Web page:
Radioman Review

There is a man who possesses a résumé including three decades of hit Hollywood movies. He is one of the most famous stars on New York film sets and there is barely one star that passes through the Big Apple with whom he is not on a first name basis. He is not the man you might imagine however. Far from a glitzy megastar, this man is an extraordinary eccentric, formerly homeless but is a movie legend nevertheless. He is Radioman. He has appeared in more than 100 small parts and is seen as something of a good luck charm on sets. His story is a rags to…well…more rags tale but it is one of unconventionality and obsession encompassing the highs and lows of this enigmatic man.

Tom Hanks describes him as an institution, stating that “if you are on first name terms with Radioman, you know you have made it.” George Clooney and Josh Brolin extol his virtues and Robin Williams calls him “the surreal that keeps you real.” Praise comes thick and fast. Helen Mirren, Matt Damon, Meryl Streep, Tilda Swinton and Johnny Depp all pile on the admiration. Something Brolin says betrays a hint of a darker element to Radio’s relationship with the stars however. “Genuine and adolescent” may seem like a compliment, but it is entirely possible his presence on set is akin to that of a child, clowning around for their amusement but not to be taken seriously.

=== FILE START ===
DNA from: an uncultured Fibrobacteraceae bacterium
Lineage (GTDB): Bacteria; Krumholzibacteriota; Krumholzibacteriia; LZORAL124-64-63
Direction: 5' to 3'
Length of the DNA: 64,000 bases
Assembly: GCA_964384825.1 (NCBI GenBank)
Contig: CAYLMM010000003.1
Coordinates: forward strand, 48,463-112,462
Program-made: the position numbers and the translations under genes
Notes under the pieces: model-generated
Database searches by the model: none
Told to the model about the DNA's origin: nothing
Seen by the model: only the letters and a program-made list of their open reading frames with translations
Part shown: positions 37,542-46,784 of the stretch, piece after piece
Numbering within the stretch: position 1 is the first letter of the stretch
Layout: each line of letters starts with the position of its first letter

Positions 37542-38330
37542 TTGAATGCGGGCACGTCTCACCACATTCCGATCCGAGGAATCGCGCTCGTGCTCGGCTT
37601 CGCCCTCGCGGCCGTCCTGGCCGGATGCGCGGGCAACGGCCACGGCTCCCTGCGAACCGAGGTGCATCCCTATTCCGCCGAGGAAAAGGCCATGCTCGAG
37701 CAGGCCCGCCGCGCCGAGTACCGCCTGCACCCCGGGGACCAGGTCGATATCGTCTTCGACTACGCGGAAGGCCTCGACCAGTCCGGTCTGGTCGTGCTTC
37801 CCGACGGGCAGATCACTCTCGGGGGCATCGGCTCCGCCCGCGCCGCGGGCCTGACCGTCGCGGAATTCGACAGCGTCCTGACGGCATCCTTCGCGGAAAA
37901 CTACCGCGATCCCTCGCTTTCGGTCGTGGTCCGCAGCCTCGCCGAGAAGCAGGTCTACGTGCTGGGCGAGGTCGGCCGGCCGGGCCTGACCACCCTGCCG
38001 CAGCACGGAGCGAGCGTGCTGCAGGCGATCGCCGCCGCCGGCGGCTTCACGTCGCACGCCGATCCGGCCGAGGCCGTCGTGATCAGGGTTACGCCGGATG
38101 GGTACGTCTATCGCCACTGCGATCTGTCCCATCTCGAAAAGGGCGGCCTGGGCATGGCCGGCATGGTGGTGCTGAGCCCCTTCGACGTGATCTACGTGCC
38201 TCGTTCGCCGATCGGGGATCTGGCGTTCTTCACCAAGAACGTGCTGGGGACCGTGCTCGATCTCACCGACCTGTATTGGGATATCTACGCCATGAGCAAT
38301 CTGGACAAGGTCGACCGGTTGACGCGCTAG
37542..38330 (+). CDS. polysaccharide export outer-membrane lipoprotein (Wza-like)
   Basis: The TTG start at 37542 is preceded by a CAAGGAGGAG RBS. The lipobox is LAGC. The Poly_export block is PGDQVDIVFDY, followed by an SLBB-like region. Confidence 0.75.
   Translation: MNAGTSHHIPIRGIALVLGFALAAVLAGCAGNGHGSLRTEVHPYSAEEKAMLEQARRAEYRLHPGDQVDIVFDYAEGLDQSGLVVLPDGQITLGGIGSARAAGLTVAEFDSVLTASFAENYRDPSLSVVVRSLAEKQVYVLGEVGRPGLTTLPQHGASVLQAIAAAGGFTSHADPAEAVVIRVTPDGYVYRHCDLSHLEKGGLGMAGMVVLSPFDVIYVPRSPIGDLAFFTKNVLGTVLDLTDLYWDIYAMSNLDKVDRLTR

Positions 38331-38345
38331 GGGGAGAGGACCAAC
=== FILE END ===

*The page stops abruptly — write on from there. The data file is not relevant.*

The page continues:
An obsessive fan, Radio spends his time cycling around New York, hanging out on the various film sets. He makes it his business to know more about the production schedules than the actors themselves. He appears in every movie but wishes to become a serious actor. Mary Kerr is a fly on the wall as Radio explains his life and shows her round his squalid apartment. The film sets are his refuge, they are a place that he loves and respects. His expression is that of sheer joy when discussing the movies but it is subtly tainted by Kerr as she delves into his more troubled past.

The film shows Radioman shooting a speaking part on the Robert Pattinson vehicle, Remember Me. He is exhilarated and nervous but pulls it off with a distinctly hoboish flourish. The disappointment is crushing as the scene is cut from the final movie. Radioman is a tender exploration of a saved soul, dedicated to a business and art form that seems to give very little tangible returns. Despite his devotion he still lives in poverty and the actors he calls friends may call him the same, but he is spirited by simply being involved at all. At once jovial and tragic, Radioman is addiction and redemption, questioning the core values of an industry set firmly in the limelight.


Radioman is out at the Prince Charles on the 17/18th October

Follow Jonathan on Twitter @joffglen

About The Author

Jonathan went back to university to study Film Journalism in Glasgow in 2012 and hasn't looked back since. Writing for the Edinburgh Internation Film Festival, The Birmingham Review, The Electrolyte Magazine as well as Front Row Reviews he enjoys working across media and if not lambasting folk about politics it's film on his agenda. Working in The Electric Cinema in Birmingham has allowed him to come closer to the medium he loves, his favourite filmmaker is Wong Kar-Wai.

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